"Measures of emotion included heart rate and subjective ratings on the Positive and Negative Affect Scale (PANAS). Results showed that ratings of PANAS hostility, irritability, and stress increased during the anger induction, and decreased after the music or silence. Heart rate increased during the anger induction and was sustained (not increased) in the music condition, and decreased in the silence condition. PANAS active and inspired ratings increased during music listening, an effect that was not seen in controls. The findings indicate that extreme music did not make angry participants angrier; rather, it appeared to match their physiological arousal and result in an increase in positive emotions."

With that stated, it seems that extreme music may be a healthy way to process anger for metal listeners.

According to what I read "heavy music fans showed significantly higher symptoms of depression and anxiety than the non-fans; however, there was no difference between the two groups on trait anger." Although it seems most extreme listeners have depression and anxiety symptoms, it still does not cause anger. However for non-metal fans, signs of anger did increase! Testers were not sure if it was because they just simply did not like the music itself. There are insufficient evidence that extreme music causes anger.

Everyone is entitled to their own style and tastes just know that listening to metal does not induce anger if you enjoy extreme music. 


Sharman, Leah, and Genevieve Dingle. "Extreme Metal Music and Anger Processing." Frontiers. 21 May 2015. Web. 29 May 2015.


Piano History

Posted by costastaffmusic@gmail.com on April 29, 2020 at 5:00 AM Comments comments (0)


Keyboards have been around since the middle ages. It began with the organ.The organ is considered a wind instrument which is very different than the modern piano.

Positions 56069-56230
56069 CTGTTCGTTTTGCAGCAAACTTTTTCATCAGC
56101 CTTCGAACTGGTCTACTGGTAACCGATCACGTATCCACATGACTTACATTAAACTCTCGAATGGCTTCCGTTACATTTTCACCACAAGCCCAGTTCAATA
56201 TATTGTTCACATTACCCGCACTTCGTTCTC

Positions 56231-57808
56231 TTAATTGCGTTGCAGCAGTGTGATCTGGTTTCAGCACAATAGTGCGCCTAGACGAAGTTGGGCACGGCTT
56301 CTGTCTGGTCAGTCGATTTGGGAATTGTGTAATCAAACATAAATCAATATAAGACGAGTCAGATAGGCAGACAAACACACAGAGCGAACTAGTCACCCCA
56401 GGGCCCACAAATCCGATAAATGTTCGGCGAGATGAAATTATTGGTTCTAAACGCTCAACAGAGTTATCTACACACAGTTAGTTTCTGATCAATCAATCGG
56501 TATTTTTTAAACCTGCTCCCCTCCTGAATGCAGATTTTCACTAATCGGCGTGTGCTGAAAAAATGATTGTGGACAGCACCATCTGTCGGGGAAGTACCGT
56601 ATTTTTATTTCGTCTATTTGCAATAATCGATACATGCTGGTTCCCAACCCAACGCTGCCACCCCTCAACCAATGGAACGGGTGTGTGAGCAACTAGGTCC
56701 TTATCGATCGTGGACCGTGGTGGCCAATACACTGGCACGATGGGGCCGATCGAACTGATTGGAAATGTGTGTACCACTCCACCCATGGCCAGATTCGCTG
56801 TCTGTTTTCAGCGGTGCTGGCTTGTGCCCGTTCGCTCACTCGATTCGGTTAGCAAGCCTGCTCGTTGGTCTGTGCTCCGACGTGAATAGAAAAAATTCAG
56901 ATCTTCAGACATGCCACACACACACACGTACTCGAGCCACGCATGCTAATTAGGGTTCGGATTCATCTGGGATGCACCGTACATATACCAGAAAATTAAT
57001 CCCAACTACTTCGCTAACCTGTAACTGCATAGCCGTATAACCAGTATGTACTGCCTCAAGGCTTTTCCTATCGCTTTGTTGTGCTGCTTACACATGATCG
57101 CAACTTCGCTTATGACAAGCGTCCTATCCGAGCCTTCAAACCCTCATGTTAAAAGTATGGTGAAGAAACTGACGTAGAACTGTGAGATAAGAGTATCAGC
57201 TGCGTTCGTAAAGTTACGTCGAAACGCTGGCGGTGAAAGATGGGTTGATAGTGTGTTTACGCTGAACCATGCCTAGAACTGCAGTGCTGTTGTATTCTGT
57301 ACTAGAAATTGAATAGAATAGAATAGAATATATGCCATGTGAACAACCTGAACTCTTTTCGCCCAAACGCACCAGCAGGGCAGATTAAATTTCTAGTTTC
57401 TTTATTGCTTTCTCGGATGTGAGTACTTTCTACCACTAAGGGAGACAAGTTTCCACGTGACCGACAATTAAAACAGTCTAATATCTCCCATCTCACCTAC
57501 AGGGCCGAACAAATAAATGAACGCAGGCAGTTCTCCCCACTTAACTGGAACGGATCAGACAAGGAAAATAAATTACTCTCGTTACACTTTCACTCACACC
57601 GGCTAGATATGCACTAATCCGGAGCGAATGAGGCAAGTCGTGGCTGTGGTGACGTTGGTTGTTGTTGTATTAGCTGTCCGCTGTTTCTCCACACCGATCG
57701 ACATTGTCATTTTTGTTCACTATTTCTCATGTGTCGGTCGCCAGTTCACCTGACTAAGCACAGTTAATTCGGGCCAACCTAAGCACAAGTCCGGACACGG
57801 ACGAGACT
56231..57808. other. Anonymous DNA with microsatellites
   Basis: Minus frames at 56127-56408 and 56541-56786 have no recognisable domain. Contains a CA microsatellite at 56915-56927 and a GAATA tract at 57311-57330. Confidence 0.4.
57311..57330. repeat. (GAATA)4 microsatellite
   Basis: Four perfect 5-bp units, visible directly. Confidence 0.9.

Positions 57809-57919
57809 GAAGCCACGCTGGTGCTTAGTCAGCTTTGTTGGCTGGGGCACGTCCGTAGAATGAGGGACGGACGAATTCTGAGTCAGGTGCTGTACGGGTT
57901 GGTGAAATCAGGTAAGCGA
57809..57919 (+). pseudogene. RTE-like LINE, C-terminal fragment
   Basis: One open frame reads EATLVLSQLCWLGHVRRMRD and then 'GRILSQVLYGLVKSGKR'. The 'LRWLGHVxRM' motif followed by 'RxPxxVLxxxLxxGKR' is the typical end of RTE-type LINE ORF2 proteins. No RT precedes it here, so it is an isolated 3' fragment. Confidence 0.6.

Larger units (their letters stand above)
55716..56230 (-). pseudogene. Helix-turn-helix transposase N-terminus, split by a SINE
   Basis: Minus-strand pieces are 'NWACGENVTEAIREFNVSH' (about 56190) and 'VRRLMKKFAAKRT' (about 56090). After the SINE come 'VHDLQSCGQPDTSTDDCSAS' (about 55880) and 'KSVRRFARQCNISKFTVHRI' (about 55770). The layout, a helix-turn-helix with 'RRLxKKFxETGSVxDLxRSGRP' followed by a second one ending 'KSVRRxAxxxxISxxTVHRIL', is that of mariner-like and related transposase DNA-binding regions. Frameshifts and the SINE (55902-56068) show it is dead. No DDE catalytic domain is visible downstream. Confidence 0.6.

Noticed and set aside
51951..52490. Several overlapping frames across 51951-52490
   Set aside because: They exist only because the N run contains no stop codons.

During the late middle ages, the clavichord was invented. It was the first strings keyboard. It was very small and produced soft sounds. It was found in homes and not concert performances. When a player pressed the key, the key lifted a small copper square which struck the string as well as lifitng a damper. This allowed the strings vibration to be sustained as long as the key was held. It had one string per key and sometimes one for two keys. To compare with a modern piano, the modern piano has up to one, two, and three strings depending on the keys. The clavichord was known to be a quiet instrument it did allow for a wider dynamic range. The strings in a clavichord ran perpendicular like an upright piano.

The harpsichord was another strings keyboard invented during the 15th century in Italy. When a player pressed the key it lifts a jack which pushes a bird quill or plectrum to pluck its string. It ran parallel to the keys similar to a grand piano. It also contained a damper to cut off the vibration as soon as the key is released.

Throughout the 15th-17th century the next keyboard that was used was called the spinet or virginal, which consisted of 4 octaves.


Bartolommeo Cristofori invented the first piano in 1709. He called it "gravicembalo col piano e forte-a", which translates to "keyboard instrument that can be played soft and loud" to "pianoforte" to "piano". It contained the key, a felt hammer, and escapement with no dampers or pedals. The mechanics was changed during the 1800s. It had double escapement, which allowed the hammer not to fall all the way down. That allowed for quicker repetition of notes and faster trills. The piano is known for its resonance and dynamic range.

Davida Verotta. "Short History of the Pianoforte." Retrieved from: http://www.davideverotta.com/A_folders/Teaching/historypiano.html